PLAINFIELD, NJ – Congresswoman Bonnie Watson Coleman, who serves New Jersey's 12th Congressional District, hosted a mini town hall on Monday at Plainfield’s Senior Center, meeting with constituents and addressing their concerns.

Watson Coleman updated the community on several pieces of legislation with which she has been recently involved in Washington that have been passed in the House, and sent to the Senate for action. The legislation ranged from gun violence, health care, right to vote, pay inequalities, Consumers First Act, and climate change.  

“We need to legislate on the issues that you sent us to do,” Watson Coleman stated.

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Specific bills in which the Congresswoman is currently involved include:

  • Earned Income Tax Credit expansion to include full-time students and full-time caregivers;
  • Federal Jobs Guarantee Development Act to ensure that underemployment in particular job categories to include job training;
  • Next Step Act, a wide-reaching comprehensive criminal justice reform bill;
  • Government banned use of all for-profit private prisons;
  • No penalty on 401K deductions for seniors;
  • Tax incentives to employers hiring older workers and previously incarcerated individuals.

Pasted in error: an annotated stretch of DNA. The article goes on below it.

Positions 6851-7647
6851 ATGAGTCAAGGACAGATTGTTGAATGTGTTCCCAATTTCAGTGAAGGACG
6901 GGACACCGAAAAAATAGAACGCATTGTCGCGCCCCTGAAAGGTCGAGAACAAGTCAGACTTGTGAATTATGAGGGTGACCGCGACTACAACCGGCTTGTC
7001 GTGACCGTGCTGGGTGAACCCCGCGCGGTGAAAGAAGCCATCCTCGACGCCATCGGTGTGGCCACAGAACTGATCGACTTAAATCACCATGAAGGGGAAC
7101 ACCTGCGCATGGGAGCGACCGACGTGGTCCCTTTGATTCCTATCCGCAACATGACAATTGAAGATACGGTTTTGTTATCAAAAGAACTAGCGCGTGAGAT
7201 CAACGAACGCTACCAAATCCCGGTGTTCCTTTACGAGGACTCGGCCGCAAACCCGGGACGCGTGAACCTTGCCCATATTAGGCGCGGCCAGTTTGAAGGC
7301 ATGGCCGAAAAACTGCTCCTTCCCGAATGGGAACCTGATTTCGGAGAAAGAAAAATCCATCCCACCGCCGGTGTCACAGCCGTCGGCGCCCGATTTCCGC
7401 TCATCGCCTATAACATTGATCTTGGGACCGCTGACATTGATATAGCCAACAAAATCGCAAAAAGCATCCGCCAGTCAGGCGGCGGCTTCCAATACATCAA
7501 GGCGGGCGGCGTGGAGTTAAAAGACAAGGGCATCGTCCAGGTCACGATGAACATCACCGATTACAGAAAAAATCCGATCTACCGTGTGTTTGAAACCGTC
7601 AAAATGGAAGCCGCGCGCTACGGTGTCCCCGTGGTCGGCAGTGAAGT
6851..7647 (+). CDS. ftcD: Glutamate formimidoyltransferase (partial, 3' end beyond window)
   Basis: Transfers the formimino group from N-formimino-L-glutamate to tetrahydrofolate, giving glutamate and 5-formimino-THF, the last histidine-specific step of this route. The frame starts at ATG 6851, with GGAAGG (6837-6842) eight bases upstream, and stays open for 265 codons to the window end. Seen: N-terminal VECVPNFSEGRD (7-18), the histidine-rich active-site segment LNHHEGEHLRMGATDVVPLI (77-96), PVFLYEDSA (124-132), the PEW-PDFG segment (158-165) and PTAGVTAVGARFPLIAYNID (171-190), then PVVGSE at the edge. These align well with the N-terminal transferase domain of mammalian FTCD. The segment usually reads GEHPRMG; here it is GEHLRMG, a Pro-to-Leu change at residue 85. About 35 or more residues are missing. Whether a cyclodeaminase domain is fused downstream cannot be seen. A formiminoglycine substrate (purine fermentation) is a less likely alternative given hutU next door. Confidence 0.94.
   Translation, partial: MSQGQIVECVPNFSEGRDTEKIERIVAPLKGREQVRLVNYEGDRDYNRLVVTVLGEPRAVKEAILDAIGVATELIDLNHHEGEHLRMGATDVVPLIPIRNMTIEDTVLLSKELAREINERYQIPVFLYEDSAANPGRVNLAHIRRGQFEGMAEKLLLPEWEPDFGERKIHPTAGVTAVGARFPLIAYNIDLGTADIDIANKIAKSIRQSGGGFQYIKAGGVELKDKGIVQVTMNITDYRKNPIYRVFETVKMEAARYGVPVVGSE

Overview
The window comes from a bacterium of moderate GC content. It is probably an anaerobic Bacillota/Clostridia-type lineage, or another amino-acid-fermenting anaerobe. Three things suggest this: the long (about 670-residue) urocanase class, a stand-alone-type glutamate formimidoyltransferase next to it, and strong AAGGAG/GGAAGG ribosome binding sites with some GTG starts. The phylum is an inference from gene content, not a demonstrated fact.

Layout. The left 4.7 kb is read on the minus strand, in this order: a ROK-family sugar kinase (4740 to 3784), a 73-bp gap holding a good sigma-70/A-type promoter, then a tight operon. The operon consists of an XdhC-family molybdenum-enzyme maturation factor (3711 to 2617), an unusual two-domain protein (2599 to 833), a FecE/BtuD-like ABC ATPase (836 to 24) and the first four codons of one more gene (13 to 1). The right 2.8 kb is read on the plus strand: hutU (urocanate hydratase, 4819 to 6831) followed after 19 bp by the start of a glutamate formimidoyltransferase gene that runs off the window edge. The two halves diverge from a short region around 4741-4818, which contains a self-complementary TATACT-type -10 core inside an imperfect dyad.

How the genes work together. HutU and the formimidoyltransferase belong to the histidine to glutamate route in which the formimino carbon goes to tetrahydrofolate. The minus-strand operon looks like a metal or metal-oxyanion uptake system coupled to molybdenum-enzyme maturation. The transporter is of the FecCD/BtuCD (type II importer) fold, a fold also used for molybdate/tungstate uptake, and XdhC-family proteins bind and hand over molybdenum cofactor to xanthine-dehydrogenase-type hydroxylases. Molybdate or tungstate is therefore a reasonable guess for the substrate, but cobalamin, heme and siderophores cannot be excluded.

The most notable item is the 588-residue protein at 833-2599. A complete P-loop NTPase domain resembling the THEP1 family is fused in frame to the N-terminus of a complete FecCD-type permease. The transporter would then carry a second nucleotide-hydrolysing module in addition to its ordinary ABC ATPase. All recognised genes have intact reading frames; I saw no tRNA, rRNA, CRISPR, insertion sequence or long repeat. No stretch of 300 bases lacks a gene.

Watson Coleman’s conversation would not have been complete without briefly addressing the elephant in the room surrounding the recent impeachment inquiry.  Residents came to the microphone to raise concerns over the Whistleblower Protection Act and, specifically, the impact on postal workers, social security and health care.  How to encourage young people to pursue politics at an early age, along with immigration issues, were also discussed.

Watson Coleman advocated for young people, both Democrat and Republican, to engage locally and to volunteer to work on campaigns.  She then acknowledged a 19-year-old running for the Board of Education in Elizabeth who was in the audience.

In terms of simplifying the voting process for seniors and the disabled, Watson Coleman suggested early voting, a wider range of voting locations, like in malls, and the ability to vote on weekends.



Plainfield Mayor Adrian O. Mapp raised the issue of the restoration of voting rights to the incarcerated, and the possibility of restoring funding for New Jersey Transit's Raritan Valley Rail one-seat ride, saying, "Every minute saved commuting to Manhattan results in a $3,000 increase property values.”

Watson Coleman responded that unless that the current president has a change of heart, there needs to be a change of presidency to accomplish this.

Watson Coleman was asked about the Trump tax cuts that have negatively impacted high property tax states like New Jersey, and she suggested that when there is a new administration and a new Senate, several pieces of the tax bill will be repealed.

“Plainfield, you are really important to me being in the House of Representatives, and I thank you for having my back, and I hope that you think I have yours, too,” Watson Coleman said to close.

“Keep the faith, and keep your hands on the plough.  Register to vote because our lives depend on it.”

 

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